There are 2 kinds of hives: acute hives, in which the welts last less than 6 weeks, and chronic hives, in which the welts last longer than 6 weeks. Chronic hives are less understood and may have more complicated triggers than acute hives. Some examples of common triggers include anything that the affected person is allergic to, including foods (especially peanuts and shellfish), drugs, and environmental exposures. Less common triggers include extreme body heat (such as a hot shower) or cold (such as outdoor temperature), some medications, pressure or scratching of the skin, and exercise. Very rare triggers include sunlight, water, and a reaction to adrenaline. Because there are so many triggers for hives, it can be very difficult to identify the correct trigger, and many cases of hives are called "idiopathic," meaning the diagnosis is uncertain. However, because the development of hives may indicate an allergic process, it is important to keep your doctor aware of your hives so that you can be counseled about allergy safety.
- Upper arms or upper legs
An individual hive lesion appears as a well-defined, pink-to-red swellings ranging in size from 2 mm to over 30 cm. Some lesions may develop a lighter center. Hives usually appear in groups or batches.
Individual lesions of hives disappear within 24 hours, though a single episode may last much longer.
Dermographism is a type of hives that appears within a few minutes of scratching the skin. The rash is usually seen in a straight line (linear) pattern.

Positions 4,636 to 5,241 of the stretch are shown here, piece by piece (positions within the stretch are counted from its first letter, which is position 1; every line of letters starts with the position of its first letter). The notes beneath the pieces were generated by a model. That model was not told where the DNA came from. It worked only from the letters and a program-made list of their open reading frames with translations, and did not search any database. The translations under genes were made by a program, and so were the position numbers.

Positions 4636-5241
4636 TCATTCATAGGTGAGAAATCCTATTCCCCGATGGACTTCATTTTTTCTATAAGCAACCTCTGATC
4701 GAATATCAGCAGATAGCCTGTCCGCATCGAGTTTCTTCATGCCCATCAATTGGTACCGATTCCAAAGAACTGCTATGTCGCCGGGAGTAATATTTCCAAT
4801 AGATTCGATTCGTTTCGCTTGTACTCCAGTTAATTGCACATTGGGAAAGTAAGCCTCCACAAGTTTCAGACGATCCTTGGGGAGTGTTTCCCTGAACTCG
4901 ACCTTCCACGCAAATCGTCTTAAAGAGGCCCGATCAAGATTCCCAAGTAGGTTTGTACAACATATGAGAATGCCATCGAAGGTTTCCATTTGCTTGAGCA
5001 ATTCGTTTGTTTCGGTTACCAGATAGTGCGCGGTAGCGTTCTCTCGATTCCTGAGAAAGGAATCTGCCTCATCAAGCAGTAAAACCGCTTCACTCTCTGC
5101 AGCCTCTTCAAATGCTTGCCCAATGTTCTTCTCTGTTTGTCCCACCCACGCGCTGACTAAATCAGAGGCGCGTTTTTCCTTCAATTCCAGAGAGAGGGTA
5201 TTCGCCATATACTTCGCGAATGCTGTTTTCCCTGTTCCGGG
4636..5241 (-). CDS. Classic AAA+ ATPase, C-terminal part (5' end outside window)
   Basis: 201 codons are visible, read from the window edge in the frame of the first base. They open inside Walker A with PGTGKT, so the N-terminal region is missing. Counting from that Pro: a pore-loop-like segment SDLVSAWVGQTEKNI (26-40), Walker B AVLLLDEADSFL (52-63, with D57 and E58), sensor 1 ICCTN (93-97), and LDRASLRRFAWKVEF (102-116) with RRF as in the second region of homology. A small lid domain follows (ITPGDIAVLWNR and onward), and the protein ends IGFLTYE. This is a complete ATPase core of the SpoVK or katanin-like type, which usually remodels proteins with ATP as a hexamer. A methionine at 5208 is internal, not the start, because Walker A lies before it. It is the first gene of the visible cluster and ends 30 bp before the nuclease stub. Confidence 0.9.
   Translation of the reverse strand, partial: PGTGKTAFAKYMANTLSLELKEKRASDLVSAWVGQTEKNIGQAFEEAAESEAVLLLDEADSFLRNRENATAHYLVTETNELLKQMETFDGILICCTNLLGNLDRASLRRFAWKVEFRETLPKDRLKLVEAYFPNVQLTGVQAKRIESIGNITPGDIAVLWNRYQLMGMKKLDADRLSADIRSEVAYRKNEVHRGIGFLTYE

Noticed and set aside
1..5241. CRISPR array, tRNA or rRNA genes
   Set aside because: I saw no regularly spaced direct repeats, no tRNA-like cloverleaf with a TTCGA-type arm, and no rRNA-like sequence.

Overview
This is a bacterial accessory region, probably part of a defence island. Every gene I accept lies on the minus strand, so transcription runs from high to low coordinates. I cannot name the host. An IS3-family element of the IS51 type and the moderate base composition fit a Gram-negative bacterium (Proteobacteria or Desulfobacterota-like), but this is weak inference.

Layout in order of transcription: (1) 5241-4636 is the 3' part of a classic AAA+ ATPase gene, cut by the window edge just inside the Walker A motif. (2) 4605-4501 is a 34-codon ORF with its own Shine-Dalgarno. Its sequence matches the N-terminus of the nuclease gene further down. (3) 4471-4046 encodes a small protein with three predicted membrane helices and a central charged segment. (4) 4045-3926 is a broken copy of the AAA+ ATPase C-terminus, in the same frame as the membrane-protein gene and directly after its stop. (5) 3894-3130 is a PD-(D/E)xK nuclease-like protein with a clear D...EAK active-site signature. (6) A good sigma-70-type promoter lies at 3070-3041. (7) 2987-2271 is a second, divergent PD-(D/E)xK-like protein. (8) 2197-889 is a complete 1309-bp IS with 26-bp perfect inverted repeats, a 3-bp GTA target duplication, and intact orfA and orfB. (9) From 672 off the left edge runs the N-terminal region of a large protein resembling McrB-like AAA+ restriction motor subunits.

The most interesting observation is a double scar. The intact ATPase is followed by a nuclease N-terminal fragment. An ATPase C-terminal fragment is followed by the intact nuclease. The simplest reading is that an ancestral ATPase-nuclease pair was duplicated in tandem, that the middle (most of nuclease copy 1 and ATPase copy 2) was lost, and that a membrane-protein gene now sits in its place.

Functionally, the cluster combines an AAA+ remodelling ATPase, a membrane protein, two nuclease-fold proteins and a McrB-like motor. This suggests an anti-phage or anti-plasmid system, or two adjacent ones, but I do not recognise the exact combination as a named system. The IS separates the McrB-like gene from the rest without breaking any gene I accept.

Swelling of the eyes, mouth, hands, feet, or genitals can sometimes occur with hives. This swelling, called angioedema, usually goes away within 24 hours.
Usually itchy, hives can also burn or sting.
- Take cool showers
- Apply cool compresses
- Wear loose-fitting clothes
- Avoid strenuous activity
- Use an over-the-counter antihistamine such as diphenhydramine or loratadine
In other non-urgent situations, see your doctor if the hives do not improve with treatment or if they continue to appear for more than a few days.
Before visiting your doctor, try to notice what might be triggering your hives and whether it improves or worsens with exposure to heat, cold, pressure, or vibration. Take a list of every medication (prescription or over-the-counter), supplement, or herbal remedy you may have taken recently. Also, recall any recent illnesses you might have had, since some illnesses (or their treatments) can trigger hives.
Obviously, the best treatment for hives is to discover the cause(s) and stop your exposure to them. However, most people with hives do not know the cause, and they require medications to get rid of the hives.
The most common medications for hives include:
- Sleep-causing (sedating) type-1 antihistamines such as diphenhydramine, hydroxyzine, or cetirizine
- Non-sleep-causing (non-sedating) type-1 antihistamines such as loratadine, fexofenadine, or desloratadine
- Type-2 antihistamines such as ranitidine, cimetidine, or famotidine
- Montelukast, zafirlukast, or zileuton